During the nine-month fight to oust the Islamic State from the region, thousands of buildings were destroyed. Emirates has agreed to provide $50.4 million toward the restoration and reconstruction of the historic landmarks of Mosul, notably the Al-Nouri Mosque and its celebrated, leaning 45-meter Al-Hadba Minaret, built more than 840 years ago.
Audrey Azoulay, Director-General of UNESCO, said: “the United Arab Emirates is championing the cause of heritage as the living soul of society, a unique opportunity to foster hope and social cohesion and a springboard for skills and jobs for young people.”
“Heritage is one of the cornerstones of civilization.”
The New York Times reports that Noura al-Kaabi, the UAE culture minister, said her nation’s involvement was intended to help Iraqi scholars and cultural leaders restore Mosul’s cosmopolitan heritage as a place of learning, culture and diversity, and not only help repair its roads, schools and hospitals.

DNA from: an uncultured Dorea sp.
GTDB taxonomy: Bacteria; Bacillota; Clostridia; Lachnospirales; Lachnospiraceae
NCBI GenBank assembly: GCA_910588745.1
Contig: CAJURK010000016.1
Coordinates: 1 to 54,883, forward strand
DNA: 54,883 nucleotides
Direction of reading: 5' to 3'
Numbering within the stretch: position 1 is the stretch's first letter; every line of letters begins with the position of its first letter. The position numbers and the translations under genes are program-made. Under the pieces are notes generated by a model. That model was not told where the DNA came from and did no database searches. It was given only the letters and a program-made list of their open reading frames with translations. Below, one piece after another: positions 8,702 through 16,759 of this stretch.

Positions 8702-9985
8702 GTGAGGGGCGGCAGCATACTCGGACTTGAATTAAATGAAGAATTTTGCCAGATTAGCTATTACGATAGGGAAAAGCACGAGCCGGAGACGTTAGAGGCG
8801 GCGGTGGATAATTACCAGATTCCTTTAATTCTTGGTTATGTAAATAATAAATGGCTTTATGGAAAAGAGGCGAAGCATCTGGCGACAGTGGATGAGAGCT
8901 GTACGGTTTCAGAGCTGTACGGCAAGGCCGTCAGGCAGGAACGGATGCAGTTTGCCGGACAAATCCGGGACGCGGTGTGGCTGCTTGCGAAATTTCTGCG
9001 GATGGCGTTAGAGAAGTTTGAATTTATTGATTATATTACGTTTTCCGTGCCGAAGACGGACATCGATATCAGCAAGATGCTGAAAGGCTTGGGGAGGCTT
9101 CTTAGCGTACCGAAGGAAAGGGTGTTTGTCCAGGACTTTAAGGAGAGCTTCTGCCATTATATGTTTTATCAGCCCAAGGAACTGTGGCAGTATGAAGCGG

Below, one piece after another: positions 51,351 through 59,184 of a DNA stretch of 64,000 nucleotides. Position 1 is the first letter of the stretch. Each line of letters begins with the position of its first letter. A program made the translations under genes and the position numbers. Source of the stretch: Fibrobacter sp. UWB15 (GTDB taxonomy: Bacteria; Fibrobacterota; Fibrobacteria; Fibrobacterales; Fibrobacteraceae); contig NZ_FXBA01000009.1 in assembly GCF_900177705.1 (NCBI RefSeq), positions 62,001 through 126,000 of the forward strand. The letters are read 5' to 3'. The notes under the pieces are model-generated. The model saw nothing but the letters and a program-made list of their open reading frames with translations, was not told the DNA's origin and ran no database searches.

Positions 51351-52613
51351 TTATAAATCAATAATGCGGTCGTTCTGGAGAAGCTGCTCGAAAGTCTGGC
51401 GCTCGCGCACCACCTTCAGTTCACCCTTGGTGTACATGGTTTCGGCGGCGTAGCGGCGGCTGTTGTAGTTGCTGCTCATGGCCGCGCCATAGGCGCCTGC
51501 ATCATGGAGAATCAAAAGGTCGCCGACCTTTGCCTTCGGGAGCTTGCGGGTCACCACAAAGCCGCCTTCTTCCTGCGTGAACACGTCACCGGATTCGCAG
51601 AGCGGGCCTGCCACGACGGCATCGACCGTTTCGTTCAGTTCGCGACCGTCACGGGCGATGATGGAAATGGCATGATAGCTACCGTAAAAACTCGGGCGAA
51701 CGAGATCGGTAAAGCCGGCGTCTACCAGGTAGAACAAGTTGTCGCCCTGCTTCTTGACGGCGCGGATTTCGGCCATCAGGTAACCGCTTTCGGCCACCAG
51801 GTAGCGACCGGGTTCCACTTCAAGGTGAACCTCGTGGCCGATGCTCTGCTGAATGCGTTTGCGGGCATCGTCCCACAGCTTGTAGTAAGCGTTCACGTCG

“The UAE supports the efforts of our Iraqi brothers to push the wheel of construction especially in terms of historical monuments,” Ms. Kaabi said at a ceremony at Iraq’s national museum in Baghdad. “Heritage is one of the cornerstones of civilization.”
Built in 1172, the minaret was decorated with ornamental brickwork that was renowned during that period, widely considered a golden age of Islamic architecture and art. Medieval travelers wrote glowing descriptions of Mosul, especially the leaning minaret that local residents nicknamed Al Hudba or the hunchback.
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